My husband has told me many times that “Good girls want a Bad Boy that will be Good for them. And Bad Boys want a Good Girl that will be Bad for him.” I’ve come to realize that there is truth in this. (But PLEASE DON’T TELL him that I said he is right!)
I try not to dwell in the past to much. After all, I have a husband who loves me at least as much as I love him. (We argue who loves the other more, but he clearly wins with all he puts up with from me.) I have two beautiful, smart, funny, charming demon-monkey boys that I adore so much I don’t know whether to hug them or strangle them. 🙂 I have a sweet, smart, witty step-daughter who comes to stay during summers and help balance out the testosterone laden house I live in. Both of parents are still alive, though quite happily divorced for almost 3 decades. I have a lot of happiness and sunshine now, so I don’t particularly care to look back in the past and shadows. But occasionally I do. This post is about one of those shadows.
I recently came across a link of Facebook to an interview with Patrick Stewart. I had no idea he was a child of a domestic violence home. His advocacy work now is a great tribute to his willingness to remember his roots, and overcome them. He talks about his father suffering from undiagnosed PTSD (then called “shell shock”) and how it manifested in violet attacks against his mother. He talks about how his mother “did NOTHING to provoke him.” And I think about how close I came to being another statistic.
See, until my husband, I WAS that girl that wanted a bad boy who would be good just for me. I thought I could “change” him. Ha! Let me tell you, that is NEVER going to happen. A sheep is a sheep and a wolf is a wolf. And an abuser is an abuser. Unless they get professional help, they will not change.
My ex-husband was bad enough. He took his own insecurities and attributed them to me. I was the reason he couldn’t do well. I was the reason he got fired. I was the reason he gambled all of our money away. I was the reason he stayed out all night. I was the reason. And I almost believed him. But then common sense would return and I would remember his gambling addiction and his alcoholism. The final straw came when I found out he was cheating. See, I had stayed for 4 years. I took my vows seriously. I had promised “till death do us part” and, well, death had not parted us. Then HE decided he wanted a divorce. Then I found out about her. It was like I could finally hearing God say, “You’ve taken enough. You CAN leave now. It’s okay.” And I left. Happier than I had been in 4 years. It is really an eye-opener when the news that your husband is cheating on you is the best news in your entire marriage.
He was bad. But there was one worse. The ex just yelled a lot. Ridiculous accusations then gone again. But the boyfriend…..there was a sociopath for you. Seriously. He really did know the difference in right and wrong. He just didn’t care. Not only did he yell, and accuse, but he knew where to aim his words for the most damage. He knew exactly how to destroy my psyche. He obliterated any self-worth I had managed to attain. By the time I finally left him (I lied to leave and hid where I was safe and he couldn’t get to me), I was a shell. I knew the entire time that he would begin hitting me soon. Every time he lost his temper, I wondered if it would be then that he would hit me. But I actually, luckily got away before we reached that “milestone”. Lucky wasn’t it. Again, I believe God was watching out for me even when I wasn’t watching out for myself.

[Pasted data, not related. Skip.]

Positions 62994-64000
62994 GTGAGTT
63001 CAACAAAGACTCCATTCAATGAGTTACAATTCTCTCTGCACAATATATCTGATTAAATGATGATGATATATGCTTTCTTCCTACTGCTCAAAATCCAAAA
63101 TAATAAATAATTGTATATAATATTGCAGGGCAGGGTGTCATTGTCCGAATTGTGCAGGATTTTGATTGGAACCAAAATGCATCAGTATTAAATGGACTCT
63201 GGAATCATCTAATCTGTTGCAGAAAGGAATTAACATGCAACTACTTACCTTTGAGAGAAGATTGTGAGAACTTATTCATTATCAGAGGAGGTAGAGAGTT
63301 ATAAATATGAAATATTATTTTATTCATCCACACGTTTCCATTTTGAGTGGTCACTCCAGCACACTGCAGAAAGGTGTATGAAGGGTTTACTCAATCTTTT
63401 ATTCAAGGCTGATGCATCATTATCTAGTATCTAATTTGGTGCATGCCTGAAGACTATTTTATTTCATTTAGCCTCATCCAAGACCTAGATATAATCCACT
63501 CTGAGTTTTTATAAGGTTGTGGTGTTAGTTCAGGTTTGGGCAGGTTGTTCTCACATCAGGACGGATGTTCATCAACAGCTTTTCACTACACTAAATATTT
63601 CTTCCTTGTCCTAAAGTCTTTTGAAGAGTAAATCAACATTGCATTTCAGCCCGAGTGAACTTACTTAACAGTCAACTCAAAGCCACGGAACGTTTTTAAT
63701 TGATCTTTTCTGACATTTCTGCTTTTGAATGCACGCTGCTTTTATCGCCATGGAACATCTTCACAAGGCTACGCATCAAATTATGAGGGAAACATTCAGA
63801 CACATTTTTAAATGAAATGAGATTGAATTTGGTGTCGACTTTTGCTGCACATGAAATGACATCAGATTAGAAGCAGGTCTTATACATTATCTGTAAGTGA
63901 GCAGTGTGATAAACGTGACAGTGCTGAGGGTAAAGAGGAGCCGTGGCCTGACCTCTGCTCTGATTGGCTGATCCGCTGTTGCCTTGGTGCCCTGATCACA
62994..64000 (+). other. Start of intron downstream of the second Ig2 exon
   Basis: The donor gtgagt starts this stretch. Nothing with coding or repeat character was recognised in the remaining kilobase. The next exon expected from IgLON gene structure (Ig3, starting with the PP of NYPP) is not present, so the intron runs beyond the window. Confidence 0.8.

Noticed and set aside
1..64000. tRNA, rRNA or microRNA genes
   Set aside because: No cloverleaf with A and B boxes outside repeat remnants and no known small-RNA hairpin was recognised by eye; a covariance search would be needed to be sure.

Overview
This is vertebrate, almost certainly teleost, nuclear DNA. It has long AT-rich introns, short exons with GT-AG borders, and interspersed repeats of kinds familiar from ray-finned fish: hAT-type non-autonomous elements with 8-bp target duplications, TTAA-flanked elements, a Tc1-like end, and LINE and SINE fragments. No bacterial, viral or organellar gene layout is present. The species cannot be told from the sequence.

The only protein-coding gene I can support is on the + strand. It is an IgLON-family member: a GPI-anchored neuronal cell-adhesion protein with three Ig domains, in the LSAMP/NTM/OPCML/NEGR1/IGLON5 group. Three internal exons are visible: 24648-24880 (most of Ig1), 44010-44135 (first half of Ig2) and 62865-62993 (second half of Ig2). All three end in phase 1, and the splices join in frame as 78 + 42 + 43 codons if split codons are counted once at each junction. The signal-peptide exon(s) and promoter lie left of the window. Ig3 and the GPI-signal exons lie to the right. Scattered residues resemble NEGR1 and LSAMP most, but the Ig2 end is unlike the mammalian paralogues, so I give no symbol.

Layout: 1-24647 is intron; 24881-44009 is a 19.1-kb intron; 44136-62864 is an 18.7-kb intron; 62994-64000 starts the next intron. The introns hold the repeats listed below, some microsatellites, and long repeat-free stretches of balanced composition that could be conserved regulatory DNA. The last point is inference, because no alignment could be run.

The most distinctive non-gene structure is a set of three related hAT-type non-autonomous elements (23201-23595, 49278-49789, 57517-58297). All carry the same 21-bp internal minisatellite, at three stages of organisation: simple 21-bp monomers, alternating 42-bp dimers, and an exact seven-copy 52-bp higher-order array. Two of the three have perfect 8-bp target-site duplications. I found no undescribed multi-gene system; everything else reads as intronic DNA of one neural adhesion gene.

It took me over a year to put myself back together. It was over a year before I would even consider going out with a guy again. And honestly? I’m still not sure I’m completely healed. I still hear the echoes of his threats. He’s dead now. Dead before 35 of a stroke. Maybe God was watching out for his wife and kids then. I hope she doesn’t carry the scars that I do from him. But I’m pretty sure hers are worse.
Domestic violence is never right. There is no reason to beat, abuse, humiliate, destroy your partner. It leaves scars mentally, emotionally, and physically on not just them, but any children in the house, and any family members that know or can guess what is happening. It is a self-perpetuating circle. From the parents to the children. From the abuser to the victim. The victim then becoming the abuser. And it continues. It takes a lot to break that circle.
Leave. Run. Get help. No matter whether you are the abuser or the victim, get help. Neither of you deserves the anger, guilt, or torment. And neither does anyone else.
My husband spent YEARS helping me put myself back together, heal the wounds. But there is still a lot of scar tissue to deal with. I wouldn’t fight with him for several years after we started dating. We were probably together for 3 years before I would actually disagree with him instead of crying and hiding in a corner. And he never raised his voice. He never said hurtful untrue things. It was just my conditioned response to a man I angered. Now we can fight. We argue. But these are healthy fights that every marriage should have. I no longer worry that he’s going to leave me. I no longer worry that I’ve made him so mad he might say something mean. He loves me. He really loves me. The way a husband should love his wife. The way a man should love a woman.
That is what every one deserves. Love. Understanding. Compassion. Trust that the person you give your heart and body to will not hurt you intentionally.
I want my boys to know that it is never okay to hit a woman. And I want my step-daughter to know that she can never do anything bad enough to deserve being hit, or hurt. Never